From class to stage
Two schools stage classics of different eras
The Man Who Came to Dinner, Black Box Theatre, Butte College
The first time I saw local theater mainstay Jerry Miller perform was in 1996, in a production of The Man Who Came to Dinner at the Blue Room Theatre. He was fantastic in the lead role of Sheridan Whiteside—powerful, natural and unforgettable. I left the theater feeling energized.
Last Thursday night, I watched Miller reprise the role in Butte College’s big Black Box Theatre, and though his performance was nearly as memorable, the Drama Department was not so successful in putting on an energizing production of the classic 1939 farce.
The action takes place in a big house in small-town Ohio in the 1930s, where Whiteside is a nationally famous radio-show host who has slipped on the ice outside. Stuck far away from high society, he terrorizes the local yokels and his hosts with his pretentious and overbearing, yet hilariously sarcastic, presence.
On this opening night, much of the lively screwballness that the play promises either fell flat (awkward entrances, dull performances) or was energetic yet disconnected from the main action, entering and leaving with a thud. The experienced Miller kept things in motion with his strong, but not-too-strong, presence, but director Barry Piccinno and the less-experienced student/community cast didn’t have the flow going, and sans sharp pacing, all that’s left are 70-year-old cultural references (Hedy Lamarr anyone?).
There were some highlights, though: Set designer David Beasley and his crew deserve an award for their beautifully designed scene. Arin Larson as Whiteside’s assistant was feisty and remained connected throughout. Of the side characters, the best was Andrew Hahn (who had three small parts) as the visiting dashing playwright/actor/singer Beverly Carlton. He was magnetic in his scene, flamboyantly prancing around the stage, speaking in a blue-blood affectation (that did, however, make his lines indecipherable in places) and singing a very impressive rendition of Cole Porter’s “What Am I To Do.”
A Midsummer Night’s Dream, Inspire School of Arts & Sciences, at Center For the Arts
Perhaps it’s the inevitable curse of being 30-something, but teenagers today—with their sexting and Snookie and super-charged video-game consoles—scare and confuse me. Luckily, some reconnection and a more positive perspective on the youthful spirit was easily obtained from the Inspire School of Arts & Sciences production of A Midsummer Night’s Dream, proof positive that teenage talent and artistic passion are alive and well in our community.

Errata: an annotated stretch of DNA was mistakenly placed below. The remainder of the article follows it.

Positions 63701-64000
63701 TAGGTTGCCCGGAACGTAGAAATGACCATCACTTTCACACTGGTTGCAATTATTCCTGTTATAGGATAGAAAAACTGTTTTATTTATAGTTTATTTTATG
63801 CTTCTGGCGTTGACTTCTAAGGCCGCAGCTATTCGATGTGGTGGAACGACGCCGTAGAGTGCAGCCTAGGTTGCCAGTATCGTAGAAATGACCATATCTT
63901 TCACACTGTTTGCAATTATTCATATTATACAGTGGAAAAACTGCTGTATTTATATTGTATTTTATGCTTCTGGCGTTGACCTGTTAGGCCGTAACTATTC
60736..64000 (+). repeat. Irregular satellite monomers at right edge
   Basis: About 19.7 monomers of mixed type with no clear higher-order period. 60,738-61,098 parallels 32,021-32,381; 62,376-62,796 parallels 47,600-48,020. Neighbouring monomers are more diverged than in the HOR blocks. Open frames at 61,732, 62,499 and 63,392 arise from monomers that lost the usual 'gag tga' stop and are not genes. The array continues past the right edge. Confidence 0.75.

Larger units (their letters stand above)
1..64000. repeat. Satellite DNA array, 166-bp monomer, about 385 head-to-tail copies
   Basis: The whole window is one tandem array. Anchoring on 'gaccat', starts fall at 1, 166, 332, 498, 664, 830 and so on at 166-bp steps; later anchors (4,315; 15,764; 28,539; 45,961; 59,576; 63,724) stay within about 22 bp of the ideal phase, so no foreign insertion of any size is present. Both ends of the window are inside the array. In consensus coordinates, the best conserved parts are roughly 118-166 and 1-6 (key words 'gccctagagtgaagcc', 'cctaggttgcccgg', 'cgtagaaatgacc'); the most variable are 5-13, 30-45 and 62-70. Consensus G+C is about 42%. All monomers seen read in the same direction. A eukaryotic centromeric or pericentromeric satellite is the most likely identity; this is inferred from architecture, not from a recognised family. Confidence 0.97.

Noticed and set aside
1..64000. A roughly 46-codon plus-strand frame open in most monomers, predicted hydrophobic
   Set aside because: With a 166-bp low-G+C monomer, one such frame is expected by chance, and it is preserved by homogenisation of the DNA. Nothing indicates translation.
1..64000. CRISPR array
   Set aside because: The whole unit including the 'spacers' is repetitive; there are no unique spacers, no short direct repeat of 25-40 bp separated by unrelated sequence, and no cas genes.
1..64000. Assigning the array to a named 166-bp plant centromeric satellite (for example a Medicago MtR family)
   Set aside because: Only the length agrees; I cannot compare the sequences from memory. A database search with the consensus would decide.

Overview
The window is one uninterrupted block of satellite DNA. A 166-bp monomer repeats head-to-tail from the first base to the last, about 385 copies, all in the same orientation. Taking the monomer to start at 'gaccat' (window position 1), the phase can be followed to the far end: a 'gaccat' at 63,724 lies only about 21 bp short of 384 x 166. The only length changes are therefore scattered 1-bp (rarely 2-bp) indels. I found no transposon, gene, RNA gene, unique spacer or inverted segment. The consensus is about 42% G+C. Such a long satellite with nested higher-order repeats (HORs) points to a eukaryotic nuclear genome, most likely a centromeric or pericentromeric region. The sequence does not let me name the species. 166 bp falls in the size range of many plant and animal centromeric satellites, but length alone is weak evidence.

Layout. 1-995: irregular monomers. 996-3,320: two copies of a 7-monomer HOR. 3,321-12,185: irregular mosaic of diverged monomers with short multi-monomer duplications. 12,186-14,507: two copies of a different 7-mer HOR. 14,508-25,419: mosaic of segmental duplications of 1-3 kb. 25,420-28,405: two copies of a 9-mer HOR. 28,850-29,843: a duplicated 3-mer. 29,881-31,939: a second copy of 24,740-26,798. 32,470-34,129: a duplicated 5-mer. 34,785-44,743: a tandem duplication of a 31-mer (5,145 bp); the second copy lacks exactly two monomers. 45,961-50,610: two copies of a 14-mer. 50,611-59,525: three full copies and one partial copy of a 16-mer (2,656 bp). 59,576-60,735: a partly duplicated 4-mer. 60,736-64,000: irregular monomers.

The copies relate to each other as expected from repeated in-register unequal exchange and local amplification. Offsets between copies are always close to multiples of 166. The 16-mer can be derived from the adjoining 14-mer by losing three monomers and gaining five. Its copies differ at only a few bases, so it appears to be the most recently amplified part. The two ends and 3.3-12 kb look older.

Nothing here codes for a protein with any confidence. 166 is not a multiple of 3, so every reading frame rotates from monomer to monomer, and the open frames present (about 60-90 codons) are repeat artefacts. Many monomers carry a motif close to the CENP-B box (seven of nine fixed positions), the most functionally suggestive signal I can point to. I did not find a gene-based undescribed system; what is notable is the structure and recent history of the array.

With minimal input and light guidance from adult handlers, the Inspire students built the production from the ground up; they designed and made the set and costumes, performed an original score with an 18-piece orchestra, choreographed the dances and delivered the Bard’s heroic couplets with the confidence and zeal most of their peers save for Justin Bieber lyrics.
Upon entering, attendees got an up-close look at the costume design on the four House Fairies, picture perfect from the hem of their gossamer gowns to the tips of their pointy ears. Even more impressive was the set, a two-tiered mockup of ruins rising from fairy-infested woods, with a built-in slide made to resemble a waterfall. Projected images of the moon and trees to the side of the action completed the ambience of a sylvan wonderland.
The music and dancing also fit the play perfectly, filled with technical expertise and punctuated with playful movements. The fairies pirouetted like prima ballerinas one moment, and somersaulted like 3-year-olds the next, precisely as we might dream frolicking wood nymphs would, all in time to a score that ranged from haunting to hilarious.
Of all Shakespeare’s work, this play is arguably best suited for young productions. Peppered with ribaldry and propelled at least partially by a long-running bum joke (relished here by standout Jared Enos as the half-ass, half-man weaver-cum-thespian-cum-Fairy Queen-consort Nick Bottom), it is in part a playwright’s ode to lusty, rebellious young love. The themes that played out as the Athenian elders, young lovers, acting troupe and supernatural population interact—passion and duty, rationality and compassion, youth and wisdom—echo through the ages.
For 400 years, theater goers have walked away from this dream with a bit more youthful spring than they may have entered with, and thanks to the Inspire school for keeping the tradition alive.